Oria is home to numerous archaeological remains, the vestiges of its turbulent past, which accompany a varied landscape of green areas and rock forms at the edge of the Sierra de las Estancias. From here, there are unrivalled, spectacular views of the province of Almería. The town has around 2,250 inhabitants.
Archaeological remains have been found in the well-known area of El Picacho. From the time of Al-Andalus, there were various mosques between Oria and Cerro Real. These mosques were centres of devotion at the time. The historian José Ángel Tapia writes “the hills of Oria were sacred places since the Neolithic period and in them sanctuaries belonging to the Iberians, Romans, Visigoths, Christians and Mozarabic in the high Middle Ages”.
The Moorish rebellion in the Alpujarras (1568-1570) dominated the Almanzora Basin. The Maleh formed a party of 150 men who, under the command of Sebastián Elquagaci, had the order to revolt nearby towns. In Albox, this game plan would have particular significance, causing the deaths of 40 Christians and the imprisonment of 13 women. Sebastián Elquagaci was arrested and taken to Cuenca to be judged by the Inquisition. He was condemned with the confiscation of his property and six years in the galleys, and he had to wear a sign around his neck, stating his crime. With the termination of the battle by Don Juan de Austria in 1570, the remaining Moors were expelled from the Kingdom of Granada and Oria was repopulated with Christian families.
THINGS TO SEE
Basílica de Nuestra Señora de las Mercedes
The Basilica is similar in style to the Velezian temple, although smaller in size and with simpler decoration. It is a late example of Baroque style, completed in the second half of the eighteenth century. The entrance is decorated with small reliefs that fill the lattices, contrasting with the sobriety of the pilasters, entablature and pediments. The interior is decorated with plant motif plasterwork, rockery, flowers, mirrors and moldings. The entrance of the main chapel is decorated with a mural painting, which, framing the Virgin’s dressing room, imitates a large architectural altarpiece, made by a painter from Vera known as Pedro Cervantes, in 1960. Located on Calle de España.
Castillo de Oria
The substantial remains of the perimeter of the Castle of Oria are composed of large brick walls, with abundant ceramic fragments, and are 1.70 meters thick. The only access to the Castle would have been through its north entrance, of which several parts of the tower are still visible. Inside the Castle, there are walls of houses and in the north wall of the enclosure are the deteriorated remains of a panel painted in red and white. Located on Calle Ciezar.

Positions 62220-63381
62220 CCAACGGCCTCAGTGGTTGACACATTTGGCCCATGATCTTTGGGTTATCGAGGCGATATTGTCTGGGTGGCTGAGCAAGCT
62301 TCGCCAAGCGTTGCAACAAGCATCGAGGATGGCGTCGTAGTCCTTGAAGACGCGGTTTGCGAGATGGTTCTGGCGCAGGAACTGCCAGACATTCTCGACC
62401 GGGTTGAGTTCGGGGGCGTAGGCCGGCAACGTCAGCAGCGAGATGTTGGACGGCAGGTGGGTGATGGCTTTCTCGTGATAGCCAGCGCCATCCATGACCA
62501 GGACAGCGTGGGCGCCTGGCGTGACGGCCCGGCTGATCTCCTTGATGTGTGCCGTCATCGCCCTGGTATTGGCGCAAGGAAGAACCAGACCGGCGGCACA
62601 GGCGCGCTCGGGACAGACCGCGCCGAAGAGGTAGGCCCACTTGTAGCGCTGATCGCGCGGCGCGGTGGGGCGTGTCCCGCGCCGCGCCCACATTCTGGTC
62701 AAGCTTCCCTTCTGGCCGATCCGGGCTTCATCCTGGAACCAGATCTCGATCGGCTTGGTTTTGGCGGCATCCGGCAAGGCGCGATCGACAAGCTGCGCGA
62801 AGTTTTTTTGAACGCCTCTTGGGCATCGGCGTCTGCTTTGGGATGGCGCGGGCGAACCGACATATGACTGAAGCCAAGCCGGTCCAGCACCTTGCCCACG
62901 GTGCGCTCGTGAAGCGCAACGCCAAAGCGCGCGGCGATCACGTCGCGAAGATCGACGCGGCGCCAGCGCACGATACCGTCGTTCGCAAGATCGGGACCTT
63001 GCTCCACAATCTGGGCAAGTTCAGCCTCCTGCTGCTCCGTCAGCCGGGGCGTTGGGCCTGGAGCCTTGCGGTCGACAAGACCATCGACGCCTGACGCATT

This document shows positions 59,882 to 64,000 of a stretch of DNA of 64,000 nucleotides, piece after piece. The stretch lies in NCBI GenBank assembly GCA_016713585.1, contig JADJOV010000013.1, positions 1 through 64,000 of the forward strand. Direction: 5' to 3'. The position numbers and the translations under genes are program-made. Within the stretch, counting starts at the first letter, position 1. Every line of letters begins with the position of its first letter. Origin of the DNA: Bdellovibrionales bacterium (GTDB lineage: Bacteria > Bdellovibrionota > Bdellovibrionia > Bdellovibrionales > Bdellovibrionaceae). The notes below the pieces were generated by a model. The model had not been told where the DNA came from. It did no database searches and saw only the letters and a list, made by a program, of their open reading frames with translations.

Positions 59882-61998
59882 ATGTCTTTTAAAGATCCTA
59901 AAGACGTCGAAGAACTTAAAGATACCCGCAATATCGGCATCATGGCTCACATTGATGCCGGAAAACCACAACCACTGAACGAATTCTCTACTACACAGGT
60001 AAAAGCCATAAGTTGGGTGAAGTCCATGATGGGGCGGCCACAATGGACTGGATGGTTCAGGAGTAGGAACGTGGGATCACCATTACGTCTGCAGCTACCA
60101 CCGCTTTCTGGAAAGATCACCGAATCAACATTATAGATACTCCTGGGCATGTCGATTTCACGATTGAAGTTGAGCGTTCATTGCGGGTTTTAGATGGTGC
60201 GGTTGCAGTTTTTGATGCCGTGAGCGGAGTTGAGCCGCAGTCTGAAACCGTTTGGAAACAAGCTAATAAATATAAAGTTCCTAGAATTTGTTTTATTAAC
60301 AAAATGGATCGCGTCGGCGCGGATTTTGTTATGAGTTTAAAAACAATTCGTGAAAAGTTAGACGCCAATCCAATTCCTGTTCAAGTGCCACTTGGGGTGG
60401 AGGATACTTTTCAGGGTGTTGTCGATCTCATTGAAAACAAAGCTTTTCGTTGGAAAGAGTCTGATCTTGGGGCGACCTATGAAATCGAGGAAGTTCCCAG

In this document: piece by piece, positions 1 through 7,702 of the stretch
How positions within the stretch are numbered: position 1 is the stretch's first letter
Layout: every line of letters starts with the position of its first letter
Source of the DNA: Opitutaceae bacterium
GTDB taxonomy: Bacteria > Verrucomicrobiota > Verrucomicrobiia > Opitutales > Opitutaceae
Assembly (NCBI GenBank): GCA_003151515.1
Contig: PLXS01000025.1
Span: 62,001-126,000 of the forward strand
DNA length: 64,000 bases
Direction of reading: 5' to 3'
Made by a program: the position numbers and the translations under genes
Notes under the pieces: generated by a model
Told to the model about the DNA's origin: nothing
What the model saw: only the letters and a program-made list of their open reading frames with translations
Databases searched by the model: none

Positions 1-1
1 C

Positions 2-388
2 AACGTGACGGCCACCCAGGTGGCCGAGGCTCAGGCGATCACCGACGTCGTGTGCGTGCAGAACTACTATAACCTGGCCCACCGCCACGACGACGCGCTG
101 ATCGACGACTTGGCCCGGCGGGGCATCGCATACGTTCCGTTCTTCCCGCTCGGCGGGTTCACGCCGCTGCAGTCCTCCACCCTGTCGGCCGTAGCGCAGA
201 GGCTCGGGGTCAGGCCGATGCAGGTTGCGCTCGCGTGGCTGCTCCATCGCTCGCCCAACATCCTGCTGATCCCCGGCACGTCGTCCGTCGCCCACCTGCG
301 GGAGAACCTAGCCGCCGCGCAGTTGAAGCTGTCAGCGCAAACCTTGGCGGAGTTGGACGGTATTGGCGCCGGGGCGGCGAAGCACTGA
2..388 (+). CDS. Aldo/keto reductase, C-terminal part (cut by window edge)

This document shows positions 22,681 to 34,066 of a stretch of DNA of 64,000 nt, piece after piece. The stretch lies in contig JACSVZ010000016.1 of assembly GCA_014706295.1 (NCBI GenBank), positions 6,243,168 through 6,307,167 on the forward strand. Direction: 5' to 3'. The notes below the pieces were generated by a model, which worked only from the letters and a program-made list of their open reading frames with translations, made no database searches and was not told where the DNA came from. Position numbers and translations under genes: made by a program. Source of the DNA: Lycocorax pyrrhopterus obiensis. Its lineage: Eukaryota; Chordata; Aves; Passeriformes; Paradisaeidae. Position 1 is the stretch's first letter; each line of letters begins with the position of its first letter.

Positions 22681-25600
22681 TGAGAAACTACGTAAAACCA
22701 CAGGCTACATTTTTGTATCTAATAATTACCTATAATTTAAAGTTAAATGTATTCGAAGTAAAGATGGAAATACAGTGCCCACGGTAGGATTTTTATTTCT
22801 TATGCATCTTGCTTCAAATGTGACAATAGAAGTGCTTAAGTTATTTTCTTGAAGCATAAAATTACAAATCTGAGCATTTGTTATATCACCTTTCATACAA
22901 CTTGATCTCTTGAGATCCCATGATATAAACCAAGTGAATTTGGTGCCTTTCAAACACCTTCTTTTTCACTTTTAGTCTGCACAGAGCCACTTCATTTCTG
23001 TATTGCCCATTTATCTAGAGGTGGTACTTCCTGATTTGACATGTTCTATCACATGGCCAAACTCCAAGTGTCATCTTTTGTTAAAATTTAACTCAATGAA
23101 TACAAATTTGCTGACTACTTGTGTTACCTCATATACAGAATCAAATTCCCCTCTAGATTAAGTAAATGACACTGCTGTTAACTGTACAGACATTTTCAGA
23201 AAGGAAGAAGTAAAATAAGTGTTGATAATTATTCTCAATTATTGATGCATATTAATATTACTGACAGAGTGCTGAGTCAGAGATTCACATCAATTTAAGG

THINGS TO SEE OUTSIDE THE VILLAGE
Ermita de San Gregorio
Oria is thought to be the site of the first parish chapel in the surrounding area. This has been linked to the Ermita de San Gregorio Ostiense since the recovery of the Almanzora by Don Juan de Austria. Located on Carretera AL-8100.
In this nearby hamlet, visitors will find natural water springs. Their water comes from the neighbouring mountains, most importantly from Polaca and La Roca de Oria.
Museum of Music by Roy Fox
This nonprofit museum tells the story of flamenco and dance through visual storytelling and information panels. The museum can be found in El Margen, a small village northwest of Oria.
The natural environment surrounding Oria is very varied and rich in vegetation, and contains hunting reserves where you can hunt small game or climb up to the top of an antique castle that was once the refuge of the Muslim population.
Accommodation is hard to find in Oria, as the town is located in a remote area in the mountains of inland Almería. The nearby municipalities of Albox and Olula del Río do provide places to stay not too far from the town.
Gastronomically, certain products stand out, such as the local olive oil, which is the star product of this town, along with almonds and cereals. Try local dishes such as fritá (tomato and pepper salsa), remojón (tomato and cod salad), calabaza con patatas (pumpkin with potatoes), migas (fried bread), olla de trigo (wheat stew) and pelotas (meatball stew). Sweet treats include mantecados de almendra (almond lard cakes), roscos de vino (aniseed biscuits) and the local favourite, bizcotela.
Popular festivals in Oria are Día de San Antón, Día de San Marcos, San Blas and Semana Santa. More>